Estimating parameters of a negative-binomial mixture model

I am trying to fit a mixture model of two negative binomial distributions. I would like to estimate the parameters of those distributions. Also, for every single observation, I want to know from which of the two possible distributions that observation comes.

As far as I can tell the sampling works fine. However I am not able to estimate the \mu parameters of the models correctly (irrespective of the amount of data provided). For comparison I also tried \texttt{optimizing()}, with similar results. \texttt{optimizing()} gave me results like (34, 5), Stan gave (27, 7) instead of (20, 5). Do you have any ideas how to fix this? Thank you.

library(rstan)
options(mc.cores = parallel::detectCores() - 2)
rstan_options(auto_write = TRUE)

generatemixedcounts <- function(n = 6, N = 50, phi = 1, mu1 = 20, mu2 = 5){
  ## select some of the entries of the matrix
  m <- matrix(NA, nrow = N, ncol = n)
  m[] <- rnbinom(n = n*N, mu = mu1, size = phi)
  select <- sample(c(T,F), size = n * N, replace = T, prob = c(0.25, 0.75))
  tmp <- rnorm(n = sum(select), mean = 0, sd = 1)
  
  ## assign rnbinom with different mu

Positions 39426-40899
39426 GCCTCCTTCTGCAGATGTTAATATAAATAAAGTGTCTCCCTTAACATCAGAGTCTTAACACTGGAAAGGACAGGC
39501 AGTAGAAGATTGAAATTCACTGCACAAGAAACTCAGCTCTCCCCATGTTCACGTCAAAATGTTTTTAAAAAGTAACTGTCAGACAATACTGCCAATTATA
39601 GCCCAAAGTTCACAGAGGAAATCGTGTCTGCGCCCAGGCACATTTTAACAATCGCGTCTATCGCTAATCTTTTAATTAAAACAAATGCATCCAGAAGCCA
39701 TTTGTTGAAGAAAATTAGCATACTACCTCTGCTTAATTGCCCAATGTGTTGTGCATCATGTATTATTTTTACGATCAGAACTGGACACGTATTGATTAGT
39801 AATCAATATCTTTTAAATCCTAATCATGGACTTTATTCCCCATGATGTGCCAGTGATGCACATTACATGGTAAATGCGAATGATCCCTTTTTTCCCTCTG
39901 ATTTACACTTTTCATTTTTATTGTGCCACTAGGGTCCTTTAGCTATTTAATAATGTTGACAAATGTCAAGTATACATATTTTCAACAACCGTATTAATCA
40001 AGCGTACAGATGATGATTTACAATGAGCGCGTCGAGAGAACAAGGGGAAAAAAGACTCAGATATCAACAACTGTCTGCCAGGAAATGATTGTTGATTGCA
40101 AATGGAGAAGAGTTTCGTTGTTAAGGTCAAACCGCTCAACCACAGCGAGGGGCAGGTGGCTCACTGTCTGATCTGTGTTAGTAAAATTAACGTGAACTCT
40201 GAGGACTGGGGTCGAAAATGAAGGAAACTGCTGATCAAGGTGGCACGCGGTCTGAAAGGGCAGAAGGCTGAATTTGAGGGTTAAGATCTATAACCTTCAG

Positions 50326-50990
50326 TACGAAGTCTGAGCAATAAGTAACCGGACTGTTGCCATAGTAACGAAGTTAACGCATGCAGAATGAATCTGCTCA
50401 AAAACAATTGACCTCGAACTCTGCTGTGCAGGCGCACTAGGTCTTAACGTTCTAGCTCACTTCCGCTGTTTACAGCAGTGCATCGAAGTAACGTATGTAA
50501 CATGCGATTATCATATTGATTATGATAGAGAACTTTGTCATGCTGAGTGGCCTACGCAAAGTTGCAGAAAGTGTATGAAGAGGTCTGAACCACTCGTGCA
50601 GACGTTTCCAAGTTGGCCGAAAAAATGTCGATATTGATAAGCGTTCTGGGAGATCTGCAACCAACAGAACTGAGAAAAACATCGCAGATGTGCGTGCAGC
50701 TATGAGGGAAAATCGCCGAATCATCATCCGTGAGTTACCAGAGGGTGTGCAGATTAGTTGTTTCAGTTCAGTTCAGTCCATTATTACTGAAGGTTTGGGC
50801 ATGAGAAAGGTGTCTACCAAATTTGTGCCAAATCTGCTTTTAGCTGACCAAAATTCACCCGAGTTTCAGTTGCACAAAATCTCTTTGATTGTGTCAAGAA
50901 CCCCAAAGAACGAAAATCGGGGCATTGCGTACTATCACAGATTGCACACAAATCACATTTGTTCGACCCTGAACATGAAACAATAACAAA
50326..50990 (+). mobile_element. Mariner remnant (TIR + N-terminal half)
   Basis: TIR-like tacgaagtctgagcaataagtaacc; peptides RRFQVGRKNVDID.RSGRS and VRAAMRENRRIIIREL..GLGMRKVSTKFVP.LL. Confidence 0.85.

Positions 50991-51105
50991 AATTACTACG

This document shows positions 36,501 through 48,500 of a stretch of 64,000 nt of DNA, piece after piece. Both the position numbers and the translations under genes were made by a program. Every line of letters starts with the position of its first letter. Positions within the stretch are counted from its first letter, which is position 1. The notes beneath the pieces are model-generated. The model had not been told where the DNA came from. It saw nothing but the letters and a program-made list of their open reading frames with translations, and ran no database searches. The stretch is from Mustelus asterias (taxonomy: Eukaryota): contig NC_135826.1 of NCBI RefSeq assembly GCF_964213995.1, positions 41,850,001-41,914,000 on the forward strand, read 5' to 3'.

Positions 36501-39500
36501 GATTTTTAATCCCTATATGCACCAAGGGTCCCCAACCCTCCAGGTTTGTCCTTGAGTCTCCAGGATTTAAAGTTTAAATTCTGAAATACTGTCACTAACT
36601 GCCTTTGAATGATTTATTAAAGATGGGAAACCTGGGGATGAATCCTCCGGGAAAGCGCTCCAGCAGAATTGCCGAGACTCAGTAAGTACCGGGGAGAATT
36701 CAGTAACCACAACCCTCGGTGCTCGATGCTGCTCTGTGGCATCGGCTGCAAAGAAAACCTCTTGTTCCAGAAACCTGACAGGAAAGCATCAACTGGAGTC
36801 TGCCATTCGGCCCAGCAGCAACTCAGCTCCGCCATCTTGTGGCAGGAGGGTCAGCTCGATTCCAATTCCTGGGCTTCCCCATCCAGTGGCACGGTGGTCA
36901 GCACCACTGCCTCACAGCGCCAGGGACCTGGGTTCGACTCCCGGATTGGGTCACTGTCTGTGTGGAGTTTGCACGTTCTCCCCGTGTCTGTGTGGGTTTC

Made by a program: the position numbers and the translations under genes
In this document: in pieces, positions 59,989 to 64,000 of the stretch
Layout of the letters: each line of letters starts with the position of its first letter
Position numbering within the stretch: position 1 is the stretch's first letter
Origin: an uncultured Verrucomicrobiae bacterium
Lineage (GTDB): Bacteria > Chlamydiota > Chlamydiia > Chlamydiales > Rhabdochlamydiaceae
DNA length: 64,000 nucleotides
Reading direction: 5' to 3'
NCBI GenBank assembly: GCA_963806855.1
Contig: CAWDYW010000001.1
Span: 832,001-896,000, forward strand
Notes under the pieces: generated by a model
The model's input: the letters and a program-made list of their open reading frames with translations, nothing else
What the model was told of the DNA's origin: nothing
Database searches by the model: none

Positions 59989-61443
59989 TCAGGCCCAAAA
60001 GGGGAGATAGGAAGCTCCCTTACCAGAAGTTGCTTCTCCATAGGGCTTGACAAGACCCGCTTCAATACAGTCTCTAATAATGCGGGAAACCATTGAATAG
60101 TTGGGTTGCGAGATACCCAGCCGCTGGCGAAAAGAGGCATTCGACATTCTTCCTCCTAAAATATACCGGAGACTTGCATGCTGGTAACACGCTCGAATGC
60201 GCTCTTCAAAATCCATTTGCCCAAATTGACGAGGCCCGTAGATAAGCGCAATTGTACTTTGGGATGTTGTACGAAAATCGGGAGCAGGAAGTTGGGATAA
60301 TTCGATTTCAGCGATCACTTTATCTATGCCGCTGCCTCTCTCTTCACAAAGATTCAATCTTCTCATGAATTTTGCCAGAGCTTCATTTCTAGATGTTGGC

m[select] <- rnbinom(n = sum(select), mu = mu2, size = phi)
  return(m)
}


toy <- generatemixedcounts(N = 60, mu1 = 20, mu2 = 5)
standata <- list(y = toy, N = nrow(toy), n = ncol(toy))

write("

data {
  int<lower=0> N;
  int<lower=0> n;
  int<lower=0> y[N,n];
}
parameters {
  matrix <lower=0, upper=1>[N,n] pi;
  ordered[2] mu;
  real<lower=0> phi;
}
model {
  vector[2] contributions;
  for (j in 1:n){
    for (i in 1:N) {
      contributions[1] = log(pi[i,j]) + neg_binomial_2_lpmf(y[i,j] | mu[2], phi);
      contributions[2] = log( (1 - pi[i,j]) ) + neg_binomial_2_lpmf(y[i,j] | mu[1], phi);

      target += log_sum_exp(contributions);

      }
    }
}

", file = "./mixturenegbin.stan")


## MAP Estimation
model <- stan_model(file = "./mixturenegbin.stan")
optimizing(model,
    data = standata,
    iter = 1000, seed = 1)

## Bayesian Estimation
stanfit <- rstan::stan(file = "./mixturenegbin.stan",
    data = standata,
    iter = 1000, warmup = 500, thin = 1, seed = 1)


stanfit

library(shinystan)